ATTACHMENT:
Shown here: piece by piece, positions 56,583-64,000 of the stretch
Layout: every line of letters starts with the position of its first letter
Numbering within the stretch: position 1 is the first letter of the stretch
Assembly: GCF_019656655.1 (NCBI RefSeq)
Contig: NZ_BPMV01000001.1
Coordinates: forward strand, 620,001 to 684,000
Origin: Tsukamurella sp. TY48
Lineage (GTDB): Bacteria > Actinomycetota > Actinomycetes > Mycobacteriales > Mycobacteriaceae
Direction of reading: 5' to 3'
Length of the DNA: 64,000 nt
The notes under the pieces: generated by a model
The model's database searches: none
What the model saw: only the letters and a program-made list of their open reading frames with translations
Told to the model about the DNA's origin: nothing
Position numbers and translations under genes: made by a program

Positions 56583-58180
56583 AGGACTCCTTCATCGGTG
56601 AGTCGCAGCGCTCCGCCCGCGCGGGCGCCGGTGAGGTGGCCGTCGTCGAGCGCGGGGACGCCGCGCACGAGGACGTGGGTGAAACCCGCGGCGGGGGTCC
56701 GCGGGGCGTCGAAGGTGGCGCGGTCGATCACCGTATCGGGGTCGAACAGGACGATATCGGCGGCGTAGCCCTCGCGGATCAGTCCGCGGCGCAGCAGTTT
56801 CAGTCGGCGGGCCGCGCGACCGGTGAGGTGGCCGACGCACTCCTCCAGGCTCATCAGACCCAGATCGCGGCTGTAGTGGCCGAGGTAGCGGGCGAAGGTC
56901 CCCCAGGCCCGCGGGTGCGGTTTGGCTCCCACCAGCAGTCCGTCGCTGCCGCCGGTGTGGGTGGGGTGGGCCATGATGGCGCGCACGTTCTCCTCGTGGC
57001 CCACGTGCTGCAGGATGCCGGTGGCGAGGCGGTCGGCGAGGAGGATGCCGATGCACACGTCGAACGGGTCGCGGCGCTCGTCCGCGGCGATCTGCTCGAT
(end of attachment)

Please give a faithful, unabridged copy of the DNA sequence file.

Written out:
Shown here: piece by piece, positions 56,583-64,000 of the stretch
Layout: every line of letters starts with the position of its first letter
Numbering within the stretch: position 1 is the first letter of the stretch
Assembly: GCF_019656655.1 (NCBI RefSeq)
Contig: NZ_BPMV01000001.1
Coordinates: forward strand, 620,001 to 684,000
Origin: Tsukamurella sp. TY48
Lineage (GTDB): Bacteria > Actinomycetota > Actinomycetes > Mycobacteriales > Mycobacteriaceae
Direction of reading: 5' to 3'
Length of the DNA: 64,000 nt
The notes under the pieces: generated by a model
The model's database searches: none
What the model saw: only the letters and a program-made list of their open reading frames with translations
Told to the model about the DNA's origin: nothing
Position numbers and translations under genes: made by a program

Positions 56583-58180
56583 AGGACTCCTTCATCGGTG
56601 AGTCGCAGCGCTCCGCCCGCGCGGGCGCCGGTGAGGTGGCCGTCGTCGAGCGCGGGGACGCCGCGCACGAGGACGTGGGTGAAACCCGCGGCGGGGGTCC
56701 GCGGGGCGTCGAAGGTGGCGCGGTCGATCACCGTATCGGGGTCGAACAGGACGATATCGGCGGCGTAGCCCTCGCGGATCAGTCCGCGGCGCAGCAGTTT
56801 CAGTCGGCGGGCCGCGCGACCGGTGAGGTGGCCGACGCACTCCTCCAGGCTCATCAGACCCAGATCGCGGCTGTAGTGGCCGAGGTAGCGGGCGAAGGTC
56901 CCCCAGGCCCGCGGGTGCGGTTTGGCTCCCACCAGCAGTCCGTCGCTGCCGCCGGTGTGGGTGGGGTGGGCCATGATGGCGCGCACGTTCTCCTCGTGGC
57001 CCACGTGCTGCAGGATGCCGGTGGCGAGGCGGTCGGCGAGGAGGATGCCGATGCACACGTCGAACGGGTCGCGGCGCTCGTCCGCGGCGATCTGCTCGAT